This post is my Blogging from A to Z entry for the letter Y.

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[L] Leonardo da Vinci by Kathleen Krull

13 Apr

(This was first written for my History of Youth Literature class.)

Leonardo da Vinci by Kathleen Krull

Leonardo da Vinci was written by Kathleen Krull, the 2011 Children’s Book Guild of Washington, D.C. Nonfiction Award Winner for Body of Work. The book itself was named CBC/NSTA Outstanding Science Book of the Year, included on other notable lists, and received rave reviews.

When I first downloaded the eBook, I was expecting something more like the biographies of presidents that my students had to read last month for nonfiction month in the AR-based reading program at their school. The book I saw had a lot of pictures, but it read more like an encyclopedia or textbook than a story. It also had long, convoluted sentences with bigger words than necessary that made it hard for my students to understand.

On the other hand, Krull uses simple prose that reads like a novel, and the book itself feels much less like a typical (in my mind) nonfiction book and more like a book that I would normally read. I had to return some books anyway, so I ended up going to the library and checking out the physical book before I even had a chance to start reading the eBook. The only thing about the book that made me feel like it was a nonfiction book instead of a novel (other than the title) was the “Giants of Science” series name written across the bottom of the volume. Otherwise, the design of the book itself seemed very much like that of a middle grade historical fiction novel.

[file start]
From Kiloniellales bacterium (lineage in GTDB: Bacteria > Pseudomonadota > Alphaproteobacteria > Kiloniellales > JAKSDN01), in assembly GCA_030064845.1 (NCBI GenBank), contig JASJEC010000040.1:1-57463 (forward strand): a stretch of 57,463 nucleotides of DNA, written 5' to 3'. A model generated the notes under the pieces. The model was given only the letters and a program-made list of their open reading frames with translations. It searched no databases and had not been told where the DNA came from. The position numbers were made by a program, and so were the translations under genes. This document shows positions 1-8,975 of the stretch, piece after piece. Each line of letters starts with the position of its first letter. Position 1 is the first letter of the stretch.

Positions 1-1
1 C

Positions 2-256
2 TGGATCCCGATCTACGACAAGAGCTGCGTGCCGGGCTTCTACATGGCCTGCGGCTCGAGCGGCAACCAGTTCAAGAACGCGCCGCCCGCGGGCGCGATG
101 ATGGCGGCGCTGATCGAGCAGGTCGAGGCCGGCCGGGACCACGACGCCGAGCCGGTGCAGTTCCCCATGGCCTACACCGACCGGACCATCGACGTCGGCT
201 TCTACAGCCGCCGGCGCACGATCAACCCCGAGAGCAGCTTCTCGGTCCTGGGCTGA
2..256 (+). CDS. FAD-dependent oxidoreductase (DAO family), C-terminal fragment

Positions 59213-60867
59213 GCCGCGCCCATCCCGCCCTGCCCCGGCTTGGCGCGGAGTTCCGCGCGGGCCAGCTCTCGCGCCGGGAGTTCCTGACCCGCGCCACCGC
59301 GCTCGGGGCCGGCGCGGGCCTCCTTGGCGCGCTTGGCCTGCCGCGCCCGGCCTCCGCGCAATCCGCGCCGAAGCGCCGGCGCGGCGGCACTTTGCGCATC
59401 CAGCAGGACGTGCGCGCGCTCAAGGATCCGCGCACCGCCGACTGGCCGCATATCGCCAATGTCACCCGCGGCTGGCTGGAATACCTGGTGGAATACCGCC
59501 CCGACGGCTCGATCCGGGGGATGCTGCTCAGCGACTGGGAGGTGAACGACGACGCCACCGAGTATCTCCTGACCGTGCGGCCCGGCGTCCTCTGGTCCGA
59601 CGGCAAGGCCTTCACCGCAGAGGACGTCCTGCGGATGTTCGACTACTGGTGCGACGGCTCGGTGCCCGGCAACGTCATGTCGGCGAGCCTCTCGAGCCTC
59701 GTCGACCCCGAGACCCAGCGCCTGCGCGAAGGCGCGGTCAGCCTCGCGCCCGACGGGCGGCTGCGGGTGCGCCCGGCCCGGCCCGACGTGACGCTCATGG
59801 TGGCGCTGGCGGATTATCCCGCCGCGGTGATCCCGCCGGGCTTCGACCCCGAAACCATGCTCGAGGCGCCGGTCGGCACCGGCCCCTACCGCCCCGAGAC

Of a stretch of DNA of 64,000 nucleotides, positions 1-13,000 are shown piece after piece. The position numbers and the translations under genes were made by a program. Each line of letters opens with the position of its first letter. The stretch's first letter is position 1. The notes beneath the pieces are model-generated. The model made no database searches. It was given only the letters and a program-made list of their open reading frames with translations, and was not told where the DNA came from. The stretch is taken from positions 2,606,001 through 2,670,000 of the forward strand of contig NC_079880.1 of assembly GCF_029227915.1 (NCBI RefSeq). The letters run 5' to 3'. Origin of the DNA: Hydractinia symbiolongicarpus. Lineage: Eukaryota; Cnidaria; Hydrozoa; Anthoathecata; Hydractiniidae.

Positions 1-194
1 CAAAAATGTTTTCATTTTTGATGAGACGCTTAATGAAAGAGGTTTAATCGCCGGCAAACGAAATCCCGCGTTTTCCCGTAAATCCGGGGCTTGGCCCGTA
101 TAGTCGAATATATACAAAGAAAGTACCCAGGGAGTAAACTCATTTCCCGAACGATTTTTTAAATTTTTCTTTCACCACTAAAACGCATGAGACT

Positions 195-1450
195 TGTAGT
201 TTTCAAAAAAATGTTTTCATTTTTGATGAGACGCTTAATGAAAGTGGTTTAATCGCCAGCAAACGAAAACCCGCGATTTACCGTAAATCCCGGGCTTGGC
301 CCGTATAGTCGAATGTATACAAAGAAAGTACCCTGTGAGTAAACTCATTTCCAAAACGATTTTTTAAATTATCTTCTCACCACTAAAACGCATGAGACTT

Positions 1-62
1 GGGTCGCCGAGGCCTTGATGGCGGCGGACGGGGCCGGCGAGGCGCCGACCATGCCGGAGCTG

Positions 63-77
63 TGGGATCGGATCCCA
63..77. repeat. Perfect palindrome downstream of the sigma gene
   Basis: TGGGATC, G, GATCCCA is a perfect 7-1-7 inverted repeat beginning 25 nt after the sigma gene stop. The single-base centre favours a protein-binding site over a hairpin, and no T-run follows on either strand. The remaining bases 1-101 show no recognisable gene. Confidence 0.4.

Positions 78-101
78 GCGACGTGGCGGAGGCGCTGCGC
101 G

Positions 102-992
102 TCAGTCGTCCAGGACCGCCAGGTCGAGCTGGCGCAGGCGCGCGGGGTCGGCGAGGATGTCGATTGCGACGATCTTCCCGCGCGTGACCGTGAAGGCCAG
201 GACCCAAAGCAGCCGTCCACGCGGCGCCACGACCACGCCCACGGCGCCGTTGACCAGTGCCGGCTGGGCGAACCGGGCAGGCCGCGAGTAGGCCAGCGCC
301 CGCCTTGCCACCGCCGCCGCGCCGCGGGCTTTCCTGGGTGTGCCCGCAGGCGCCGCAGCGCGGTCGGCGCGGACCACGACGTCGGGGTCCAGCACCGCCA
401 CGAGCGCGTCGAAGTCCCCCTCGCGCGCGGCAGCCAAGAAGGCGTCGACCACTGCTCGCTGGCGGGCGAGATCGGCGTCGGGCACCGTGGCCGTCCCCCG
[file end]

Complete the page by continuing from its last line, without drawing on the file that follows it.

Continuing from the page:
Although I don’t generally think of myself as a nonfiction fan, I can see myself reading a lot more of these narrative biographies after reading this book. It’s been a long time since I read a nonfiction book I couldn’t put down, but I had a hard time leaving for work today because I didn’t want to stop reading. I loved being able to read about what da Vinci was like as a person, and all the talk of his inventions reminded me of my visit to the da Vinci exhibition when it was in L.A. a few years ago. There was even a shoutout to my favorite of his inventions, a portable bridge made of sticks that could be fitted together when the army got to a river and then taken apart again afterwards. (As part of the exhibition, we got to try to put the bridge together ourselves and even walk over it once we were done.)

I do worry about the false impressions of people’s lives that narrative versions can give, though, even after reading this well-researched, well-written book. I think Krull did a great job of writing about the bad parts of da Vinci along with the good, but because of the lighthearted-tone of the book as a whole, I felt like it was playing down the bad and emphasizing the good. The overall effect made da Vinci and his life seem better than they really were.

Even so, I would definitely recommend this to all kids, even those who don’t usually like nonfiction (or maybe especially to them). I was only a few chapters into the book when I started planning ways to use these types of books in my lessons. I might not use this one in particular, but Kathleen Krull has written a lot of books (and from some of the other reviews in class, she’s not the only one who has written engaging nonfiction for kids).